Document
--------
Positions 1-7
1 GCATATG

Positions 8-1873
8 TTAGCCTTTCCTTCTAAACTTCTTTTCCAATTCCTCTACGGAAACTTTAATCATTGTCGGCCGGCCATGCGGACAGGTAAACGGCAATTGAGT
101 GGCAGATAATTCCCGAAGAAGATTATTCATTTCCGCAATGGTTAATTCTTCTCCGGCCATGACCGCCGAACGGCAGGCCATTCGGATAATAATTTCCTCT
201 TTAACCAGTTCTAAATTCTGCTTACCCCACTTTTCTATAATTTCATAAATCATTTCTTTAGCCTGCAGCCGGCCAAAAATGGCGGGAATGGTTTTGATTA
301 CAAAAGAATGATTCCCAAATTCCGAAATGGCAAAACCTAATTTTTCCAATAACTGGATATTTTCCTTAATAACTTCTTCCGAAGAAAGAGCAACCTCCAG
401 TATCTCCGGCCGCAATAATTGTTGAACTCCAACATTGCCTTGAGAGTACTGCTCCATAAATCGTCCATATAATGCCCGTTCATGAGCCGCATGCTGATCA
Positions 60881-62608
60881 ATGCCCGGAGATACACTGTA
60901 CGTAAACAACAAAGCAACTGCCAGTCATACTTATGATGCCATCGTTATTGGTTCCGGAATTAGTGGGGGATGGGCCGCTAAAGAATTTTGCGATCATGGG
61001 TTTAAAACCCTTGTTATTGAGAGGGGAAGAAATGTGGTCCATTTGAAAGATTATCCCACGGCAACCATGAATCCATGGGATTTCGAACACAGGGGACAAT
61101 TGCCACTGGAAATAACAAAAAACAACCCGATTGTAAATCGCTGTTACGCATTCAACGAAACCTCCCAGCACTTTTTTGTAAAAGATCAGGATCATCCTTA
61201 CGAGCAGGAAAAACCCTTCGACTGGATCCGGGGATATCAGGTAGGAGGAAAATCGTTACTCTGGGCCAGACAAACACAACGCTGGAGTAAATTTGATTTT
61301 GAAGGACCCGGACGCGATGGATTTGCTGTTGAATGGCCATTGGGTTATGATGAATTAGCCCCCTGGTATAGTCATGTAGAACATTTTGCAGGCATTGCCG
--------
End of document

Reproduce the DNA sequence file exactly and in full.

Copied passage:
Positions 1-7
1 GCATATG

Positions 8-1873
8 TTAGCCTTTCCTTCTAAACTTCTTTTCCAATTCCTCTACGGAAACTTTAATCATTGTCGGCCGGCCATGCGGACAGGTAAACGGCAATTGAGT
101 GGCAGATAATTCCCGAAGAAGATTATTCATTTCCGCAATGGTTAATTCTTCTCCGGCCATGACCGCCGAACGGCAGGCCATTCGGATAATAATTTCCTCT
201 TTAACCAGTTCTAAATTCTGCTTACCCCACTTTTCTATAATTTCATAAATCATTTCTTTAGCCTGCAGCCGGCCAAAAATGGCGGGAATGGTTTTGATTA
301 CAAAAGAATGATTCCCAAATTCCGAAATGGCAAAACCTAATTTTTCCAATAACTGGATATTTTCCTTAATAACTTCTTCCGAAGAAAGAGCAACCTCCAG
401 TATCTCCGGCCGCAATAATTGTTGAACTCCAACATTGCCTTGAGAGTACTGCTCCATAAATCGTCCATATAATGCCCGTTCATGAGCCGCATGCTGATCA
Positions 60881-62608
60881 ATGCCCGGAGATACACTGTA
60901 CGTAAACAACAAAGCAACTGCCAGTCATACTTATGATGCCATCGTTATTGGTTCCGGAATTAGTGGGGGATGGGCCGCTAAAGAATTTTGCGATCATGGG
61001 TTTAAAACCCTTGTTATTGAGAGGGGAAGAAATGTGGTCCATTTGAAAGATTATCCCACGGCAACCATGAATCCATGGGATTTCGAACACAGGGGACAAT
61101 TGCCACTGGAAATAACAAAAAACAACCCGATTGTAAATCGCTGTTACGCATTCAACGAAACCTCCCAGCACTTTTTTGTAAAAGATCAGGATCATCCTTA
61201 CGAGCAGGAAAAACCCTTCGACTGGATCCGGGGATATCAGGTAGGAGGAAAATCGTTACTCTGGGCCAGACAAACACAACGCTGGAGTAAATTTGATTTT
61301 GAAGGACCCGGACGCGATGGATTTGCTGTTGAATGGCCATTGGGTTATGATGAATTAGCCCCCTGGTATAGTCATGTAGAACATTTTGCAGGCATTGCCG